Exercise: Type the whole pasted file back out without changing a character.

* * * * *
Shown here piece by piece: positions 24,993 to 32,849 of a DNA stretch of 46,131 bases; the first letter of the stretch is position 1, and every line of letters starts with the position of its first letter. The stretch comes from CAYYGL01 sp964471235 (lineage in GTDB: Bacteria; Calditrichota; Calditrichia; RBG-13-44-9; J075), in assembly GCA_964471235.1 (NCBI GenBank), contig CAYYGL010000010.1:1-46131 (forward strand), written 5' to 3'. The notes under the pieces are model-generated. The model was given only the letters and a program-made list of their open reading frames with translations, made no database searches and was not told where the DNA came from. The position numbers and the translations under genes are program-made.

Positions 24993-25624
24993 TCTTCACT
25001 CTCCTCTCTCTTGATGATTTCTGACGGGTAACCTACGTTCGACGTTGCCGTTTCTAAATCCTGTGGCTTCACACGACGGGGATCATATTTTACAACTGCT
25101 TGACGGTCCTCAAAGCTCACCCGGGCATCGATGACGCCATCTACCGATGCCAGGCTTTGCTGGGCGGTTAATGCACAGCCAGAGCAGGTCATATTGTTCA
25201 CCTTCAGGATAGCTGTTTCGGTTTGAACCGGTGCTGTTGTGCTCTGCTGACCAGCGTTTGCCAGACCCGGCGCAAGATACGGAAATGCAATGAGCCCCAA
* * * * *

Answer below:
Shown here piece by piece: positions 24,993 to 32,849 of a DNA stretch of 46,131 bases; the first letter of the stretch is position 1, and every line of letters starts with the position of its first letter. The stretch comes from CAYYGL01 sp964471235 (lineage in GTDB: Bacteria; Calditrichota; Calditrichia; RBG-13-44-9; J075), in assembly GCA_964471235.1 (NCBI GenBank), contig CAYYGL010000010.1:1-46131 (forward strand), written 5' to 3'. The notes under the pieces are model-generated. The model was given only the letters and a program-made list of their open reading frames with translations, made no database searches and was not told where the DNA came from. The position numbers and the translations under genes are program-made.

Positions 24993-25624
24993 TCTTCACT
25001 CTCCTCTCTCTTGATGATTTCTGACGGGTAACCTACGTTCGACGTTGCCGTTTCTAAATCCTGTGGCTTCACACGACGGGGATCATATTTTACAACTGCT
25101 TGACGGTCCTCAAAGCTCACCCGGGCATCGATGACGCCATCTACCGATGCCAGGCTTTGCTGGGCGGTTAATGCACAGCCAGAGCAGGTCATATTGTTCA
25201 CCTTCAGGATAGCTGTTTCGGTTTGAACCGGTGCTGTTGTGCTCTGCTGACCAGCGTTTGCCAGACCCGGCGCAAGATACGGAAATGCAATGAGCCCCAA